15th November 2021
The National Living Wage vs the Real Living Wage – what’s the difference?
This week (15-21 November 2021) is Living Wage Week. Taking place every November, Living Wage Week celebrates employers who pay the Living Wage Foundation’s ‘Real Living Wage’ and encourages others to do so.
This year’s Living Wage Week began with the announcement that the voluntary Real Living Wage is rising to £9.90, reflecting the amount the Living Wage Foundation believes people need to live on, including the costs of fuel, energy, rent and food. It said this year’s rate had been mostly driven upwards by rising fuel costs, as well as higher rents.
But this announcement will undoubtedly bring confusion to many, as it was only two weeks ago that the government announced, with much fanfare, that the National Living Wage would rise to £9.50 for workers over the age of 23 from next April, so how come these amounts are different and how much should workers expect to be paid? The answer to this question comes from understanding the difference between the National Living Wage and the Real Living Wage because, despite the similarity in their name, they are most definitely not the same thing.
National Living Wage (and National Minimum Wage)
The National Living Wage (NLW) and National Minimum Wage (NMW) are the statutory minimums that an employer must pay its employees meaning that, by law, an employer must pay at least the:
- NLW to workers aged 23 or over
- NMW to workers aged under 23 or an apprentice
The NLW was previously for those aged over 25 but this was changed from 1 April 2021, and it now also applies to those aged 23 and 24. The current NLW rate is £8.91 which rises to £9.50 next April for workers over 23. There are different NMW rates which depend on the age of the worker. You can see all the NMW rates set out in full in my previous blog.
The rate of NLW and NMW is based upon recommendations from the Low Pay Commission (LPC). The LPC is an independent public body that advises the Government each year on the rates of the NMW including the NLW. The LPC is a social partnership body, made up of nine commissioners: three from employer backgrounds, three from employee representative backgrounds, and three independents, including the Chair. The LPC aims to recommend rates as high as possible without damaging the employment prospects of workers. And this is an important consideration because, despite the Government’s claims that it is helping the low paid by increasing the NMW rates, we must remember that actually the Government isn’t giving any employees anything at all, it is employers who must pay for the increase in wages, and there is always a risk that increased NMW rates could present real difficulties for some employers who are only just able to keep their heads above water, and may result in redundancies or lower recruitment.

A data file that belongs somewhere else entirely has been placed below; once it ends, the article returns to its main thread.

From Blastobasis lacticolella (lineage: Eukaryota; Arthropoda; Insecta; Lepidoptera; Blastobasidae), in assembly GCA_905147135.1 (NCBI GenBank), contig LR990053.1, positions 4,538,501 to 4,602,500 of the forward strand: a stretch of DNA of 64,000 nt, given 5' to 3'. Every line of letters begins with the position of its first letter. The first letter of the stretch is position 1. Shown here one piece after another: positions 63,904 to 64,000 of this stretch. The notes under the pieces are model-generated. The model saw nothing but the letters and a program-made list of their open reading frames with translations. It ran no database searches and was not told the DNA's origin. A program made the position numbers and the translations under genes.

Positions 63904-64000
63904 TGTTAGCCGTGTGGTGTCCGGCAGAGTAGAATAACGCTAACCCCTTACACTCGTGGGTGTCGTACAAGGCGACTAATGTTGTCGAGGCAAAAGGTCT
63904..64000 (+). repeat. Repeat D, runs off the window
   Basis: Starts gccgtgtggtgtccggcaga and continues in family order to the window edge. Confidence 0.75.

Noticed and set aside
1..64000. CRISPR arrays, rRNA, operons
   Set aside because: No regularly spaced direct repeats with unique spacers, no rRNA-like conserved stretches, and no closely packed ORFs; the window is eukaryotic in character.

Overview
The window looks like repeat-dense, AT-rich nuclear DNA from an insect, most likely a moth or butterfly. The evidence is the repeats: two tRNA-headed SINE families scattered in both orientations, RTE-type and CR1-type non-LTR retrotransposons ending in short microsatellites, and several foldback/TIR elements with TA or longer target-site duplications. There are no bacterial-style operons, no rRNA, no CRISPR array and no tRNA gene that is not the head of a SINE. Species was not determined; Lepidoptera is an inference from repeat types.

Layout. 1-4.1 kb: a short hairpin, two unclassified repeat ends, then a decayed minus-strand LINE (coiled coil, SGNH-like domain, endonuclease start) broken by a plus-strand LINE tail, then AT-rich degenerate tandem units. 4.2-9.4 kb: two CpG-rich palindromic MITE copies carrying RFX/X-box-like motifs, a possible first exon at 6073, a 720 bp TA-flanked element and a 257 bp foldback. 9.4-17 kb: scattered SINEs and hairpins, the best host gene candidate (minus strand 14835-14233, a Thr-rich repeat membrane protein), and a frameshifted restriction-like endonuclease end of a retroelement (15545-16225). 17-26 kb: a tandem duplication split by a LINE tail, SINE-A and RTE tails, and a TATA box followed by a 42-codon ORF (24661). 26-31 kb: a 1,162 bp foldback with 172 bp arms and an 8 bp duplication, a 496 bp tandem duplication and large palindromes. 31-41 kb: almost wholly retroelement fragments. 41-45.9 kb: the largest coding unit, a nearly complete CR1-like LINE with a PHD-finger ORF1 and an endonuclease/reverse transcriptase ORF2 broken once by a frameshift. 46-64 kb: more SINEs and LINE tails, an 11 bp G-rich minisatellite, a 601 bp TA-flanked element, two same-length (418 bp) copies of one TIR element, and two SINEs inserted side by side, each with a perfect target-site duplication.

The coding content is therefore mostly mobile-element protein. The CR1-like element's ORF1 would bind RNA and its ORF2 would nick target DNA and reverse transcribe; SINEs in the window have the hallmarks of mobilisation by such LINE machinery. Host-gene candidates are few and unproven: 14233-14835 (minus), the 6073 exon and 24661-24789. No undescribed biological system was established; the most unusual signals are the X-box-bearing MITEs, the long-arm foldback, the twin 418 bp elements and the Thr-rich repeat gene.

That being said, there are also employers who choose to pay workers the minimum (and sometimes less than that if the naming and shaming lists are anything to go by).
The Real Living Wage
The campaign for a real living wage began 20 years ago at a meeting in East London, when the grassroots organisation Citizens UK brought together churches, mosques, schools and other local institutions to talk about the issues affecting their communities. One issue came up again and again – low pay. At the time the Government’s minimum wage was just £3.70 an hour, with some people working two or three minimum wage jobs and still struggling to make ends meet.
In 2004, Citizens UK persuaded the Mayor of London to help champion the Living Wage across the capital, and by 2011 the movement went national. The first UK Living Wage rate was set, and the Living Wage Foundation was created to recognise and celebrate the great businesses that choose to pay more than the Government minimum.
Today there are around 9,000 employers who have voluntarily signed up with the Living Wage Foundation to pay around 300,000 employees across the country a Real Living Wage. The increase today sees the national Real Living Wage rate increased by 40p to £9.90, while workers in London will see their pay rising by 20p to £11.05.
Photo by Christopher Bill on Unsplash